Travels with V
We love hiking because it’s such a great way to watch end enjoy things around you in a tempo that is exactly as slow as you want it to be. Scenery, birds, animals scuttling around or climbing in trees overhead, all can be yours if you’re patient. And all that clean air is a bonus. Here are some of our best walks.
This spectacular island with its steep mountains and deep gorges may seem a bit too harsh for walks. But the fact is that Ikaria’s old “monopatia”, a network of paths tying the mountain villages together, are still there to a large extent.
And there’s an excellent guide book describing a couple of them, called “Ikaria island, explore and experience”, that’s sold everywhere. We walked one of the easier paths through the Ranti Forest, high on a plateau at ca 600 m.a.s.l. A great tour through forests and over hilltops with amazing sights.
Read more here.
Northern Sumatra have forests where you still might see orangutans, though their numbers decline sharply because of the expanding oil palm plantations.
But in Bukit Lawang there is a protected forest where orangutans rescued from markets or zoos or private homes are put back the environment where they can live as free as their ancestors. They are not particularly shy of humans, and chances to see them are relatively high.
We hiked for six hours in this jungle forest, an ordeal that ended in a catastrophe (you can read about that here), but we saw about ten orangutans, some at quite close range. These creatures are extraordinary!
Read more here
We have all seen pictures from Petra, the forgotten city hidden in a desert in Jordan, below wind- and water-sculptured cliffs. But no image can beat the real thing, to see these mighty temple facades hewn out of the rocks. Of course it’s a tourist trap in many ways, but at the same time something you just can’t miss.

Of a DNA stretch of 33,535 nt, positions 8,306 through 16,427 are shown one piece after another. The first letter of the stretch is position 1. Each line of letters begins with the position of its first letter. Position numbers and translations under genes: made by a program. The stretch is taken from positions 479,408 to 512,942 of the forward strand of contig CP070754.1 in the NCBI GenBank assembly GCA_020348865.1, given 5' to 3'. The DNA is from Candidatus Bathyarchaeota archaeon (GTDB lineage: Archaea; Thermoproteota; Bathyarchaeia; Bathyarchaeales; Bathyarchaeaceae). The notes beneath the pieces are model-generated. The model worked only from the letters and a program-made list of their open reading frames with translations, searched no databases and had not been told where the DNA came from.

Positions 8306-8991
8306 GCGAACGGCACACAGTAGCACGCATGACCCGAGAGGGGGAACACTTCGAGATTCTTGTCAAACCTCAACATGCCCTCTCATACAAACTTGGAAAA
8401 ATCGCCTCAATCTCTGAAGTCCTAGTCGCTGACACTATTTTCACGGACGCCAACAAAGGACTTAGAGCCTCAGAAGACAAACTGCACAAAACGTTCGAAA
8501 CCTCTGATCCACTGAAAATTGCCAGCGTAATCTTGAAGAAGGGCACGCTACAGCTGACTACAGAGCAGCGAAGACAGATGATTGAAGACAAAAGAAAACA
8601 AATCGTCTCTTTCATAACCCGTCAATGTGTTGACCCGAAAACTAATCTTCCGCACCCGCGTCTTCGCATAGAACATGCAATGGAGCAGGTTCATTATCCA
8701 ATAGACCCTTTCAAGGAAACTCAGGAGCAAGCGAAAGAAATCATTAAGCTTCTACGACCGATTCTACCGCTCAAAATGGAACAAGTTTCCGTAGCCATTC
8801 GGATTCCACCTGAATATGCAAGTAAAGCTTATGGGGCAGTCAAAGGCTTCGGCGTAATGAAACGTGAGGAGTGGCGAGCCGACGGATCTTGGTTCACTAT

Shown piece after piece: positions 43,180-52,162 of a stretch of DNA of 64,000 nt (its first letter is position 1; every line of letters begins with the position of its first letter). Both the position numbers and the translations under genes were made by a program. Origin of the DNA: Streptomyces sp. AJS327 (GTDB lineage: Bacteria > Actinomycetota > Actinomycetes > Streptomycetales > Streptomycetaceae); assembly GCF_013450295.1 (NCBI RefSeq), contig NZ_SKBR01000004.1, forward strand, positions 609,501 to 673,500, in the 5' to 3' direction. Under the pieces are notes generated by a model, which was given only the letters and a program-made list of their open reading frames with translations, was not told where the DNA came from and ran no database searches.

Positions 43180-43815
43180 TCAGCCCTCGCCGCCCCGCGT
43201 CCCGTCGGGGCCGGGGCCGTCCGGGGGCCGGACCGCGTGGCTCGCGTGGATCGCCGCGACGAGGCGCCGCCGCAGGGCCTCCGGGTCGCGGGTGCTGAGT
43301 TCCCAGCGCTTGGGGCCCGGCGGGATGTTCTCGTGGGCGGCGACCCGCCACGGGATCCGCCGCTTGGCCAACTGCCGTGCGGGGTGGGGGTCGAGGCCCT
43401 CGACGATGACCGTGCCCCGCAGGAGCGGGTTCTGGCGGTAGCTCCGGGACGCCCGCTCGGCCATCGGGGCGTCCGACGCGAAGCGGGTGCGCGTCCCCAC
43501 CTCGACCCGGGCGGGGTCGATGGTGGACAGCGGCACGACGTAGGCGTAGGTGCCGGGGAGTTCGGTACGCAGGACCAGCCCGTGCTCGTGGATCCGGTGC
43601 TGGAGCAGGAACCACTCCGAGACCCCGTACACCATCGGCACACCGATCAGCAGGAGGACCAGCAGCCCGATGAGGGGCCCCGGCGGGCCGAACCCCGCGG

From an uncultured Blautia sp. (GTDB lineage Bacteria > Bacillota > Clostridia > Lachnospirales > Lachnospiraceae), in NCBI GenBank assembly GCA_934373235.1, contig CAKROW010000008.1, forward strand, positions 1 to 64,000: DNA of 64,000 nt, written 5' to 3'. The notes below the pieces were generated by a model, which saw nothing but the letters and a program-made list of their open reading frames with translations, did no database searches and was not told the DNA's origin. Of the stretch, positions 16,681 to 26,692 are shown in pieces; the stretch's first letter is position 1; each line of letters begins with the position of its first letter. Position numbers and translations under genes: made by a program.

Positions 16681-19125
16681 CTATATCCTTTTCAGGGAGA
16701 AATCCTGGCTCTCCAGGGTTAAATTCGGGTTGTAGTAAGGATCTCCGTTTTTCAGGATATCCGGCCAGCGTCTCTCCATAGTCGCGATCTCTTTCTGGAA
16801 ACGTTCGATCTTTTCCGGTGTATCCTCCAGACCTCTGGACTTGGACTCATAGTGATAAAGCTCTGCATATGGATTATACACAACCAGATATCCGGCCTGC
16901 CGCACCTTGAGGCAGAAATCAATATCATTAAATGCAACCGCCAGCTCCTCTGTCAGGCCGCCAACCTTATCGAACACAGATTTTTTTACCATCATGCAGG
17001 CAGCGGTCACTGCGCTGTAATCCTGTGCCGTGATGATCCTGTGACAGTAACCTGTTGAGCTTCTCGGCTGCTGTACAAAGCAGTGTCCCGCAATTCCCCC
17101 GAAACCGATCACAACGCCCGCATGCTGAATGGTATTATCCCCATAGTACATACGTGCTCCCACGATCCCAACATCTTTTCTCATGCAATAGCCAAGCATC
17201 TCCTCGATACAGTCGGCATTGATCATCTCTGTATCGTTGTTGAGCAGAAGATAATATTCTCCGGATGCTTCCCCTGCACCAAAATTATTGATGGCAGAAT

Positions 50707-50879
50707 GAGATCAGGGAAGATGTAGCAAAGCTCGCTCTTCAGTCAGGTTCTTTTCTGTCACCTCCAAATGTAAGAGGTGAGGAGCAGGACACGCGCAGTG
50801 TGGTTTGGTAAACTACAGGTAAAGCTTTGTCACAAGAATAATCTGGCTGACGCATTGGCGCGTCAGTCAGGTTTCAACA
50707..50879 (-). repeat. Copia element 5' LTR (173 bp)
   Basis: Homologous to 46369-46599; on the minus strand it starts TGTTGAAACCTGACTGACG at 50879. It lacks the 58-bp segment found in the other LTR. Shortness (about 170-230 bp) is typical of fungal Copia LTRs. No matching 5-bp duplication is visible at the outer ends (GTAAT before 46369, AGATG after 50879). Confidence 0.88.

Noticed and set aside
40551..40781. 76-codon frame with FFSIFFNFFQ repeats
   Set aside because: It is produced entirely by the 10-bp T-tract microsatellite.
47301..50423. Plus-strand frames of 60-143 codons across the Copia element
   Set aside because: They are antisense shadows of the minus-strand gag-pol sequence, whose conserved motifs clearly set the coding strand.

From where the bus stops it’s a half-hour walk down to the city. The path winds down a ravine, beneath hillsides that sort of lean in over the ever narrowing walkway. Just before you enter the city you can hardly see the sky above you. It’s possible to ride down on a camel or a horse, but that’s a waste of money, there’s a lot to see on the way.
Read more here.
Not far from hectic Istanbul, an hour’s boat ride from Yenikapi in Fatih, or from Kadiköy by the Galata bridge, a handful of lush peaceful islands awaits the traveller. They’re called the Prince Islands, and have for the last hundred years been a summer sanctuary for well off Istanbul families that have built magnificent wooden palaces here. Combustion engines are forbidden in the streets, so the traffic is limited to horse carts, bicycles and electric scooters.
We hop off at Buyukada, with its great ottoman style ferry terminal, stroll around the lovely village and rent a pair of bikes. We pedal up to Lunapark, where all the island’s roads meet. From there it’s onwards and upwards on foot, past bushes where young women have tied colourful ribbons in hope to be blessed with pregnancy. A tradition that maybe has something to do with the small christian monastery sitting where the road ends, at the top. There’a also a restaurant up here, hanging over a steep cliff with great views.
Read about our trip to Istanbul here.
The Sierra Maestra mountain range covers most of Cuba’s south-east coastal area, with dense jungle forests and high mountains. It was here that Fidel’s guerrilla hid for years and built up strength to implement the Cuban revolution in 1959.
The area is now a national park and and with a guide you can walk jungle paths up to the base camp of Commendancia la Plata. Here the troops lived, trained and made up strategies. You can see some of their quarters, among them the hut where Che Guevara treated sick patients from the villages nearby.
It’s a great walk, not too difficult, but heavy with history, and rewarding with some stunning views of endless green mountains.
Read more here.
Fort William, north of Glasgow is a hotspot for Scottish hiking, with a multitude of trails in all directions. Some of them are really tough (like the one going up to the top of Ben Nevis), others are relatively easy. But they’re not as clearly marked as for instance trails in Sweden are.
We totally missed the one we had intended to walk and instead found ourselves climbing ”the devil’s staircase”. Wind and rain whipped our faces and visibility was poor, but once we were up the clouds lifted and we could enjoy the wild views.
This is Glencoe, very popular with hikers, and going down we meet old ladies with walking sticks and young men carrying bikes up the steep and winding devil’s stairs.